On general election night in 1997, Paddy Ashdown memorably described the outgoing prime minister John Major as a decent man at the head of a truly appalling party. The same might be said now of Jeremy Corbyn, apart from the first bit. Since Corbyn became Labour leader in 2015, the party has not only lost its ideological bearings but increasingly exemplified intolerance and intimidation. This is evinced in the treatment of Claire Kober, the Labour leader of Haringey Council. Announcing yesterday her decision to stand down as council leader in May, she said: “The sexism, bullying, undemocratic behaviour, and outright personal attacks on me, as the most senior woman in Labour local government, has left me disappointed and disillusioned.”
The harassment of Ms Kober and her fellow councillors doesn’t come from their political opponents. Or rather it does, but those opponents are nonetheless formally members of the Labour Party. They are grouped in Momentum, the pressure group set up in 2015 to bail Corbyn out of his difficulties with parliamentary colleagues unimpressed by his abilities. Haringey councillors have done their best to operate a progressive and efficient municipal administration. For their pains, they have suffered the intimidation that Ms Kober refers to.
The ostensible cause that Momentum activists have latched on to is a plan by Haringey council to build 6,500 homes over 20 years in a £2 billion deal with Lendlease, a private property developer. The scheme appears to make economic sense, given the profits that the home sales will generate and also the boost to revenue from business rates and council tax. But even if the case were weaker, this is still the type of activity that a municipal authority should be considering and debating, especially in areas like Haringey that have pockets of severe deprivation (like Broadwater Farm) while other parts of the borough have become gentrified. It’s not just a problem in London. Many local authorities are having to think hard about how to repair or replace postwar housing developments that are frankly slums.
The Haringey scheme for urban regeneration using a private-public partnership has met with furious opposition from Momentum activists. Diligent Labour councillors have been deselected or have stood down rather than face bruising challenges from ward parties targeted by Momentum. On all accounts given to my colleagues in The Times’s political coverage, the atmosphere at these meetings is poisonous.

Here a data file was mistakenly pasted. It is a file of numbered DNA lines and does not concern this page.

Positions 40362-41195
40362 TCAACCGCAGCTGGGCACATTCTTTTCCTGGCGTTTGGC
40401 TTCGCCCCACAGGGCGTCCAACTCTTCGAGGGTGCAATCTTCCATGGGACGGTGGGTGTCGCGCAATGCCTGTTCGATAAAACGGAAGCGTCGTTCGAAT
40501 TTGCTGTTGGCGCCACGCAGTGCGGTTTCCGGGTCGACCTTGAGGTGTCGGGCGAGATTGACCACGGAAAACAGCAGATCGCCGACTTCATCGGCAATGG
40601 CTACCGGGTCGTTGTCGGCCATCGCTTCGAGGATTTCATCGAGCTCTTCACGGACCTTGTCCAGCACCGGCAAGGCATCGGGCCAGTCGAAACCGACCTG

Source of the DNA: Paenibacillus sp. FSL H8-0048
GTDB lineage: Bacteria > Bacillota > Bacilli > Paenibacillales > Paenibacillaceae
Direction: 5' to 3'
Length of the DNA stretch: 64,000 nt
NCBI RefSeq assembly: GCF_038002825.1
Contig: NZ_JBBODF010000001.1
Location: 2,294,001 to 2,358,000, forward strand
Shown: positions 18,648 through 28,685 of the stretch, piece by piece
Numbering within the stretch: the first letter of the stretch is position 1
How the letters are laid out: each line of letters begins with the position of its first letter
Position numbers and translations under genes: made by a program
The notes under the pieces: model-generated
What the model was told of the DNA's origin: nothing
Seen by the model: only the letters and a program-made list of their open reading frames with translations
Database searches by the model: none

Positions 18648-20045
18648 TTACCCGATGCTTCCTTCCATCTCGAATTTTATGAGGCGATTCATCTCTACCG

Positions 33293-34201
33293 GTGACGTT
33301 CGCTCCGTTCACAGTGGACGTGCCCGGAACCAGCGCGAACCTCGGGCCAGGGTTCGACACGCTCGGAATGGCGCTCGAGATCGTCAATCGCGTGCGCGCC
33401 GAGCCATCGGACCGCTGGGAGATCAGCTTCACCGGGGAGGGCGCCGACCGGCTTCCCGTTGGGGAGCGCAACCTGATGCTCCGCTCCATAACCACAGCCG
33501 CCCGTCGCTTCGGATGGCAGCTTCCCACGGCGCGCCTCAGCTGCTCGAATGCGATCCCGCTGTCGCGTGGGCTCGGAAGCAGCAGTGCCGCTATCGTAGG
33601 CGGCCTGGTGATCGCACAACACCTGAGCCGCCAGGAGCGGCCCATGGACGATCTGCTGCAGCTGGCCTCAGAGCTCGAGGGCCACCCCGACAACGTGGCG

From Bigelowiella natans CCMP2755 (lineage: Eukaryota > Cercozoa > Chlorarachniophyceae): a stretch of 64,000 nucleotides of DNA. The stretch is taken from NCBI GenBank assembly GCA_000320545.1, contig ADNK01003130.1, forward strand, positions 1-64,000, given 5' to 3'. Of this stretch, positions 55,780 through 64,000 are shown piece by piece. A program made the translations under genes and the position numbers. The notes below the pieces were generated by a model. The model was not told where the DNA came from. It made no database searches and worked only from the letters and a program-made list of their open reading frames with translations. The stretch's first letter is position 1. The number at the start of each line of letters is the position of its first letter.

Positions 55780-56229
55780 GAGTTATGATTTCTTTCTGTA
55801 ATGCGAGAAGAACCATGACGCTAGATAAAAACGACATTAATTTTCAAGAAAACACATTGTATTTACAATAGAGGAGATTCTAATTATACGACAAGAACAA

Ms Kober has shown particular dignity in withstanding abuse from people who’ve run nothing and whose commitment to Labour values is remote. With scandalous highhandedness, Labour’s ruling National Executive Committee intervened last week on behalf of the minority of Labour councillors who oppose the scheme, and urged the council to halt the scheme till after May’s elections (when, so it’s assumed, Momentum will have deposed many of Ms Kober’s colleagues). The idea that people who don’t live in the borough get to dictate its housing policy is an affront to the very notion of local democracy and decentralised decision making.
This tawdry affair is a matter of national political significance because of what it tells us about the state of Labour. The language and attitudes of Momentum do not comport with progressive politics. The sexism of Corbyn’s circle could scarcely be more explicit. It’s less than two years since Jo Cox’s murder, yet last week John McDonnell, the shadow chancellor, refused to apologise for his infamous “joke” about lynching Esther McVey, the work and pensions secretary. One hardy and atavistic prejudice, against Jews, is far more prevalent in the ranks of Corbyn’s supporters than in British society more widely. Both misogyny and antisemitism have been unleashed by Corbyn’s supporters in Haringey. Last July, Momentum activists shouted down Haringey councillors who voted for a motion to adopt the International Holocaust Remembrance Alliance’s definition of antisemitism, which has been widely adopted in the public sector.
Where Labour has now got itself is fantastical, and I observe it with dismay. Let me be personal. On any rational assessment, I hold left-of-centre views on redistribution, health policy, comprehensive education, sexual equality, gay rights and much else. I voted Labour even in the days of Michael Foot and Neil Kinnock, who were unsuitable leaders but were committed to the party’s values. At last year’s general election, I publicly backed Meg Hillier, my local Labour MP in east London. On the touchstone issues of today, Brexit and immigration, I oppose Tory policies whereas Corbyn votes for them. On housing, I’m far to the left of Labour. For years I’ve worked with the Chartered Institute of Housing, speaking at its conferences and co-authoring a report, to urge a rational housing policy that better serves the economy and public welfare. I’ve long argued for sweeping away tax privileges for owner-occupation, imposing capital gains tax on the sale of primary residences, and boosting social housing.
Yet I have to acknowledge that under Corbyn, and despite the efforts of good MPs and municipal leaders who I know and respect, Labour has become a reactionary force in which thuggishness is tolerated and conscientious public servants are routinely abused. Corbyn may himself be a figure of scant imagination but he cannot fail to see what his supporters have created. I wish it were otherwise but Labour as it stands is a menace to the public good.